Photo: Albert Pham
When it comes to the world of hip-hop, making a name for yourself as a rapper or producer is certainly no easy feat. Then there are people like Childish Major who make it look easy, as the Grammy-nominated artist is quickly making a name for himself as both a rapper and producer. The Atlanta native originally gained notoriety for producing for some of today’s hottest artists, including Future, Rocko, SZA, 6LACK, and most notably J. Cole. In 2017, Childish shifted gears to release his impeccable debut as a solo artist, WOO$AH.
Featuring appearances from SZA, Isaiah Rashad, DRAM, 6LACK, and even production from J. Cole, the debut was an applauded introduction to one of hip-hop’s newest rising stars. Now, as Childish steps into the limelight as both a producer and artist, he has his eyes set on every facet of the creative industry. Whether it be art, fashion, cooking, or acting, there’s not a realm the artist isn’t poised to tackle. We caught up with the renaissance man, producing extraordinaire, and now artist Childish Major to explore his past, present, and bright future.
OTW: You’re a pretty well-respected producer outside of your own solo music career. You’ve produced for Future, Rick Ross, Rome Fortune, and Arin Ray among others. How has the transition from producing to rapping been?
Childish Major: It happened kind of naturally. Producing wasn’t fulfilling enough as far as my passion went. I just started writing for myself and it became therapy. It became another level of creativity that I was enjoying. As far as making people see that, it was a little bit more difficult but we made it happen.
OTW: You used to rap when you were younger in Atlanta. What made you change your mind and pursue it full-time at this point in your career?
Childish Major: I mean it was something that I’ve always been doing, but I wasn’t always pressing play on people like, “check my record out.” Over time, I built the confidence when I saw people’s reaction to the music.
OTW: How’d you get the name for your debut solo project, WOO$AH? What does it mean to you?
Childish Major: Woosah is what you do to calm down, chill out, and relax yourself. It’s a peace thing. But for me, the project is just talking about the things that I went through: being a young producer in the industry and the mindset of what I thought it would be. I thought, “Okay, you got a hit record; that automatically means you’re a millionaire,” but that’s not the case. Thinking about the stuff that you go through and trying to hold relationships in the industry. It’s just me telling myself to calm down.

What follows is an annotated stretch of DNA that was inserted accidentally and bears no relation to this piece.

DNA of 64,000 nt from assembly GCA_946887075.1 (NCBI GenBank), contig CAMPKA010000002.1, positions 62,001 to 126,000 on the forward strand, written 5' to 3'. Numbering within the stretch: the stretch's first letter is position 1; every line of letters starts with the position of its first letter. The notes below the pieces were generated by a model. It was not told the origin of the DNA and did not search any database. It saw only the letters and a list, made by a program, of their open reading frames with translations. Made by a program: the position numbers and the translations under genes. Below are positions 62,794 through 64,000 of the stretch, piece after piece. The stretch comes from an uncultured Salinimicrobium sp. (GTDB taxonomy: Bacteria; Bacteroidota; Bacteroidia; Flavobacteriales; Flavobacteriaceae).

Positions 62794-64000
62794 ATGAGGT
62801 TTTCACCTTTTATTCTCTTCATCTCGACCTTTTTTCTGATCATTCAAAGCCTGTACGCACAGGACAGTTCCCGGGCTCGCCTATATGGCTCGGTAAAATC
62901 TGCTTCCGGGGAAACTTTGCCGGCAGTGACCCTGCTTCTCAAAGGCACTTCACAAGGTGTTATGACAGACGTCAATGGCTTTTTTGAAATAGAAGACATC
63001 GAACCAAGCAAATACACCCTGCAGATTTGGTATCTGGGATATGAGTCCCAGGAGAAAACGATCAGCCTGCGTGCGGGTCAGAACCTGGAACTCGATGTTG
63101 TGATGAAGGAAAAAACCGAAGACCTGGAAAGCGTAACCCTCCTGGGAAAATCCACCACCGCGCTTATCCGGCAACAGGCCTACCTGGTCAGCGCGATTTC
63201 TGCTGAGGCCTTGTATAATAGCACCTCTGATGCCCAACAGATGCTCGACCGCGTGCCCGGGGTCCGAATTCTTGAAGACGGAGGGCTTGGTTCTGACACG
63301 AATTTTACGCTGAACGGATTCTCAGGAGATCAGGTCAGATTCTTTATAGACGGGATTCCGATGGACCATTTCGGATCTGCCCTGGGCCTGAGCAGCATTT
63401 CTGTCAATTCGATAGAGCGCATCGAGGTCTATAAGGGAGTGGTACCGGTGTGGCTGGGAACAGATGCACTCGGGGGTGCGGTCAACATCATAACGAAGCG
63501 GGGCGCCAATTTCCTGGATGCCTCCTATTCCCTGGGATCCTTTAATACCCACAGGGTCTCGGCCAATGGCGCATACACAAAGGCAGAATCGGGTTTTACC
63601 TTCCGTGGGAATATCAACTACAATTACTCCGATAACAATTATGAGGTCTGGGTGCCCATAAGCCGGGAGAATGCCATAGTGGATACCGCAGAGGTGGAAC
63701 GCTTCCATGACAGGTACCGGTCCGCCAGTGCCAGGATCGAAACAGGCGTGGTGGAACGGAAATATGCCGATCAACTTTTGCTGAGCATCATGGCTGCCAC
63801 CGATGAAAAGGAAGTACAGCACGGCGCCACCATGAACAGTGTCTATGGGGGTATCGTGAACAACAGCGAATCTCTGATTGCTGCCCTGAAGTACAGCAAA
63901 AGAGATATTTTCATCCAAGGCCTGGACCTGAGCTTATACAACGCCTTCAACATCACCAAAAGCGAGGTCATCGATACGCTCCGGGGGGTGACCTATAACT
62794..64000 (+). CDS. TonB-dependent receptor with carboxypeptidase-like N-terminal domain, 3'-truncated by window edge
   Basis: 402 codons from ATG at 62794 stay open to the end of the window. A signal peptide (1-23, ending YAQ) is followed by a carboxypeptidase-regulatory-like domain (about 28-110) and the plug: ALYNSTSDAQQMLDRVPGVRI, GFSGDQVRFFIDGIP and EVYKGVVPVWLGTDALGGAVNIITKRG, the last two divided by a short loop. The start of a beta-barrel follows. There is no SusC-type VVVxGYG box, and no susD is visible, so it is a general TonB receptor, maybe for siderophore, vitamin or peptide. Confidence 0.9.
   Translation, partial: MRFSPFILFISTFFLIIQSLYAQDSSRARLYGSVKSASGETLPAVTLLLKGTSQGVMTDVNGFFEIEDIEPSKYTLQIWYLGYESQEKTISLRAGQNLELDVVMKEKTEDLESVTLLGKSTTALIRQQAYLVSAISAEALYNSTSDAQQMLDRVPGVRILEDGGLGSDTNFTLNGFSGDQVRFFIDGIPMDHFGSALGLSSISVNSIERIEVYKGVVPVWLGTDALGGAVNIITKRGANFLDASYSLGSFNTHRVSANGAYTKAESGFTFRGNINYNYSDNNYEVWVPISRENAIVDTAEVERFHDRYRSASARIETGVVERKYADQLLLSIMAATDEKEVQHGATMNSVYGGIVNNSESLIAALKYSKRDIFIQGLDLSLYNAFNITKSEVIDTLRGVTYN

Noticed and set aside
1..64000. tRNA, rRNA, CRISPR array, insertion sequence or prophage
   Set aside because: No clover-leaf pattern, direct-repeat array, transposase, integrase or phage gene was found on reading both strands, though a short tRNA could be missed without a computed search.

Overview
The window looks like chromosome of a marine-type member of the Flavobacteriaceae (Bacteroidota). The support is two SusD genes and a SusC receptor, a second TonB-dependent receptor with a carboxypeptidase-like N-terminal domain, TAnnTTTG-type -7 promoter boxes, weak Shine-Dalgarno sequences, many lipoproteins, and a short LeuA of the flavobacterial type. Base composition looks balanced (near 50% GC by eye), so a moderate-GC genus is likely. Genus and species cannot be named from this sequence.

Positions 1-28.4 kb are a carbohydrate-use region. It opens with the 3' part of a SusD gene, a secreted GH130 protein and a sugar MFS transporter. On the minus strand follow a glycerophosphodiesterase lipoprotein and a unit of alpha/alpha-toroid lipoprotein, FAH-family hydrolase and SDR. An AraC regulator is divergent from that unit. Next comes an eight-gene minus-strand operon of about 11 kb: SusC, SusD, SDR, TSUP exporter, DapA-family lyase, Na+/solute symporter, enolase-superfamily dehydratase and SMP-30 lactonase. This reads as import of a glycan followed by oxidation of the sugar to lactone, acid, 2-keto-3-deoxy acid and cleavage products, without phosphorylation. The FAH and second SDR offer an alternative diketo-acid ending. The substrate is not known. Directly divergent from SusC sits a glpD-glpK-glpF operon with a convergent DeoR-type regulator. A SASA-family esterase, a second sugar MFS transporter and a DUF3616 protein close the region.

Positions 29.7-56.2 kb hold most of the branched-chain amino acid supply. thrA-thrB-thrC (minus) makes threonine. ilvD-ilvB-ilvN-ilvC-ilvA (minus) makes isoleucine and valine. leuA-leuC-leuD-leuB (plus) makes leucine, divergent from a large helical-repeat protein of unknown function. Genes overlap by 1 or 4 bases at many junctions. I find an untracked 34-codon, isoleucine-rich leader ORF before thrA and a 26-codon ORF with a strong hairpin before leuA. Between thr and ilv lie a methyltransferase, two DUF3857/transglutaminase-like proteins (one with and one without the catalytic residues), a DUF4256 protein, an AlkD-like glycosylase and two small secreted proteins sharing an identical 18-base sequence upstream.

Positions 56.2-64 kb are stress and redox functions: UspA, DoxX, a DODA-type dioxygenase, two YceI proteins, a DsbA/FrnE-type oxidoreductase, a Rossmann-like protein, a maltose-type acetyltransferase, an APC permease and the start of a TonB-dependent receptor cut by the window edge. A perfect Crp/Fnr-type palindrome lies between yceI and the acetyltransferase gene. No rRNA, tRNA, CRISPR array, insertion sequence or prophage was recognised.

OTW: What was it like taking a step back and having others produce your tracks instead of being in the driver’s seat?
Childish Major: I’m such a fan of people so it wasn’t that difficult. I think I’m doing it myself now a lot more because I’m getting better at producing for myself. I have to learn how to produce for both others and myself so it’s just a part of the process.
OTW: Are you one to stay away from hip-hop while you’re working on these projects, so as not to get distracted from your own particular sound?
Childish Major: I definitely study. I try not to study new stuff though. When I was working on my first project, I would study the greats and their first projects. I would study the type of information and level of information that they were giving. The production is subjective to me – content is more important.
OTW: Now that you’re both a producer and artist, do you have any thought on how hard it is a producer to receive the due credit they deserve?
Childish Major: Yeah, I think a lot of them don’t get the credit they deserve just because of their approach. I feel like my approach is different. I go in with the mindset that I’m going to make hit records, and I honestly feel like I’m making hit records.
OTW: If you could produce for anyone who would it be? If you could jump on anyone’s production who would it be?
Childish Major: I would produce for Frank Ocean and jump on The Neptunes’ production.
OTW: Speaking of being fans of people, you’re a big fan of Pharrell?
Childish Major: Yeah, Pharrell’s been an inspiration since as long as I can remember. I was listening to his music and figured out that he was one of the masterminds behind The Neptunes. I fell in love with the sound and I started doing research. Then I figured that he was into fashion, art, and all these other aspects of creativity and it’s just inspiring man. He’s a genius. So why not tap into that? Why do something if you don’t want to be the greatest? In my eyes, he was the greatest.
OTW: Are there any other facets of the creative industry that you want to delve into one day?
Childish Major: I draw. I want to do fashion, acting, it’s a lot. Soundtracks, I cook, I’m going to have a cooking show one day. I enjoy doing different things. I bike ride.
OTW: Didn’t you do a soundtrack for something recently?
Childish Major: Oh yeah! A documentary on BET about the history of labels. I forgot about that. I need to write down everything that I do. My mindset is just head down working.